Here’s to recognizing each other out in the wilds of the real world. Happy writing. Happy reading.
Jamie Lee Wallace Hi. I’m Jamie. I am a content marketer and branding consultant, columnist, sometime feature writer, prolific blogger, and aspiring fiction writer. I’m a mom, a student of equestrian and aerial arts (not at the same time), and a nature lover. I believe in small kindnesses, daily chocolate, and happy endings. Introduce yourself on Facebooktwitter, Instagram, or Pinterest. I don’t bite … usually.

Friday Fun — How to encourage blog comments

Friday Fun is a group post from the writers of the NHWN blog. Each week, we’ll pose and answer a different, get-to-know-us question. We hope you’ll join in by providing your answer in the comments.

QUESTION: How do you encourage comments on your blog posts?

LisaJJackson_2014Lisa J. Jackson: I take the direct route: I ask questions (and bold them) to open a dialogue that encourages readers to reply.




wendy-shotWendy Thomas: Ah, and I tend to take the indirect route. I try to create content that is thought provoking and that raises questions within context. I know that reader’s comments are the Holy Grail of blog posts, but it seems like such an artificial measurement of the post’s worth. People comment if they want to, I don’t get bent out of shape if they don’t.


JME5670V2smCROPJamie Wallace: I love to receive and respond to comments. It’s nice to feel like people have been inspired enough by what they’ve read to add their own two cents. That said, I can also see Wendy’s point about comments being an artificial measurement of a posts worth. In fact, many prominent blogs have turned comments off entirely.

Before you can figure out how to get people commenting, you need to ask yourself a few questions:

  • Why you want comments in the first place? How do comments support your writing/blogging goals?
  • What kinds of comments are you hoping for specifically? Do you want people to praise your work, add their personal experience to the conversation, debate your ideas, share related resources …?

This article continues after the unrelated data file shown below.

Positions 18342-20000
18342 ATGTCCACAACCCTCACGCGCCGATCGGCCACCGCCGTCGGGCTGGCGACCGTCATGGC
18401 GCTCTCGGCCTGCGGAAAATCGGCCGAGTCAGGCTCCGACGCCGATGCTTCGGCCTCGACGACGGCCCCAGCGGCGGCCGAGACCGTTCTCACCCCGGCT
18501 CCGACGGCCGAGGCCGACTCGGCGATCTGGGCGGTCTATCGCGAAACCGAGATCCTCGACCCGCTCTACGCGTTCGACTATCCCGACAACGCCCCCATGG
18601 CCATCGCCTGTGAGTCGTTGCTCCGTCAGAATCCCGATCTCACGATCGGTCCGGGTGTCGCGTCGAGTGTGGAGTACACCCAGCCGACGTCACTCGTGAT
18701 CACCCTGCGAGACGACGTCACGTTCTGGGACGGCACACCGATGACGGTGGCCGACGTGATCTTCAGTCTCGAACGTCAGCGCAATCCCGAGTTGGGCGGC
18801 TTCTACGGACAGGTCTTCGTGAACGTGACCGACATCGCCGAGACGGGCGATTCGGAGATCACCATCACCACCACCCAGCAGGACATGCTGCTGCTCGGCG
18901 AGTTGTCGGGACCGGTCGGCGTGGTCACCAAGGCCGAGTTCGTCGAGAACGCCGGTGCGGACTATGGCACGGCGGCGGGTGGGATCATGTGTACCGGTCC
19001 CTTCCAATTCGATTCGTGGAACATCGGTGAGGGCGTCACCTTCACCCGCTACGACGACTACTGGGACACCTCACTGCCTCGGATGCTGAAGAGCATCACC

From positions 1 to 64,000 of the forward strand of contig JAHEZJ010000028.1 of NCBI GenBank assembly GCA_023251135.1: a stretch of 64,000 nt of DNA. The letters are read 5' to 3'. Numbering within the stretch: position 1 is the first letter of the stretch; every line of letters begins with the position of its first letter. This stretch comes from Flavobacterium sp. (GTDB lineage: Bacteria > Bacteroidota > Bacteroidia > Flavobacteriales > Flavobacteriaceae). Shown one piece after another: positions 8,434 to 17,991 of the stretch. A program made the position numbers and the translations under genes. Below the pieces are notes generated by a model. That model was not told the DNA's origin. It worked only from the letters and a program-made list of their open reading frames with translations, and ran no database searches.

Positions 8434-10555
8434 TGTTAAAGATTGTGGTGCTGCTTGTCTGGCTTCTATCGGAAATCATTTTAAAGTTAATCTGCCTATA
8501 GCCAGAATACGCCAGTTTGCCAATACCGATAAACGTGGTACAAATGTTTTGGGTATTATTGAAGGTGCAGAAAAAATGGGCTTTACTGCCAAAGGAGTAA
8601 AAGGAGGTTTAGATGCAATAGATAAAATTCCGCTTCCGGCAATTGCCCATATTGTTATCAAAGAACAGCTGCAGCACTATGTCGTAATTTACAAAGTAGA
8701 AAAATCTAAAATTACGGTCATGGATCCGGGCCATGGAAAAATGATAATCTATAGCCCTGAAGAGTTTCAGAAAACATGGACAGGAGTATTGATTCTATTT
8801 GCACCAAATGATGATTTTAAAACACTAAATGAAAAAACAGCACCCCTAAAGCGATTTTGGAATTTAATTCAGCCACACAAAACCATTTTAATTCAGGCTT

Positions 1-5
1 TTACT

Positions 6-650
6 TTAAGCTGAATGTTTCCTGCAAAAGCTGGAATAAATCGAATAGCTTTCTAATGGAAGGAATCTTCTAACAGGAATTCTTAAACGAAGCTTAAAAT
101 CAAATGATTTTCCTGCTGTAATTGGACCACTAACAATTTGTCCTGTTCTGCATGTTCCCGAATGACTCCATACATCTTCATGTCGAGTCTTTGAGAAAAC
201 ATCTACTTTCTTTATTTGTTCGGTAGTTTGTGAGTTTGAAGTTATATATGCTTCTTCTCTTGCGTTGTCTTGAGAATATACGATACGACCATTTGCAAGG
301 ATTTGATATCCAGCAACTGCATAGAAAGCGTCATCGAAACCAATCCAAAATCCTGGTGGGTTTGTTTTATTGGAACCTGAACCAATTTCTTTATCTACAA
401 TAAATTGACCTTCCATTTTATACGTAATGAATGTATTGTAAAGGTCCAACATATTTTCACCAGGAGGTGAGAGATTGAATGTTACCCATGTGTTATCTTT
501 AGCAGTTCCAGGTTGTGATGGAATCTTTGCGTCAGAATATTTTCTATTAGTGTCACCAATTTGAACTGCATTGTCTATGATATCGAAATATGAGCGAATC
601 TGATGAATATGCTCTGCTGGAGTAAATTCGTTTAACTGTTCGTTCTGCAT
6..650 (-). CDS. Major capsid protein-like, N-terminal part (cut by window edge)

• Who would you like comments from – peers, fans, potential customers, potential readers …?

Once you’ve answered these questions, you should start to get a sense of what kinds of content and post structures will encourage the kinds of engagement you’d like with the audience you’re hoping to attract. You will also have some good information to help you determine how you can use social media to drive/invite people to your blog posts. For instance, if you are hoping to have your blog readers comment with their own resources on a particular topic, you might share your post in a social media group of peers and experts. Or, maybe you’re hoping to get potential readers to share their personal experiences, in which case you might try something like posting your question (and a link to your blog) in a Goodreads group.

Deborah Lee LuskinDeborah Lee Luskin: I have occasionally asked direct questions, as Lisa suggests, though mostly I go Wendy’s route, of writing with passion about what interests me. I’ve started sending out links to my posts on Facebook, Twitter and LinkedIn, but I have limited patience for social media (unlike Jamie!). As a result, I don’t get many comments on my posts (nor did I know that number of comments was a scoring system of success). All that said, I’m thrilled when a reader does comment – whether to add information, tell their own story, or simply express appreciation. It’s all good!


A.T.T.P. – a tiny but mighty writer’s tool (Scrivener blog post)

(Note: Scrivener comments follow post .)

(Introduction Folder)

Whenever I teach a writing class, one of the first lessons I begin with is the importance of A.T.T.P. I write those letters across the white board in large letters and then I look out to my students who don’t have a clue as to what they mean.

A (Audience), T (Tone), T (Topic), and P (Purpose) are a way to sharpen your writing. This tool provides a way to ensure you are truly aiming your writer’s target and not with trying to hit that target with eyes shut.

This is such an effective and important tool that once taught, all of my students have to include their A.T.T.P at the top of each paper so that I know who and why the paper was written. I need to know who they are writing for and why before I can offer comments.

Ready to learn this tool? It couldn’t be easier, but I promise you, if you start using it in your writing, it will sharpen all you write.

(Development Folder)

Audience (Development sub-folder)

A stands for Audience.

Before you commit one work to your paper, you need to know who your audience is. The first time I ask students to define an audience, I’ll hear things like:
• “Female”
• “Anyone interested in science”
• “People who read books”
And other such useless suggestions.

Why are they useless? Think about it how are you going to write for females? Are you going to use the same language, pace, and length for say, an audience of female young mothers as you would for female working professionals?

I would venture that they are wildly different audiences.

And how about writing on a science topic for 6th graders as opposed to an article geared toward scientists?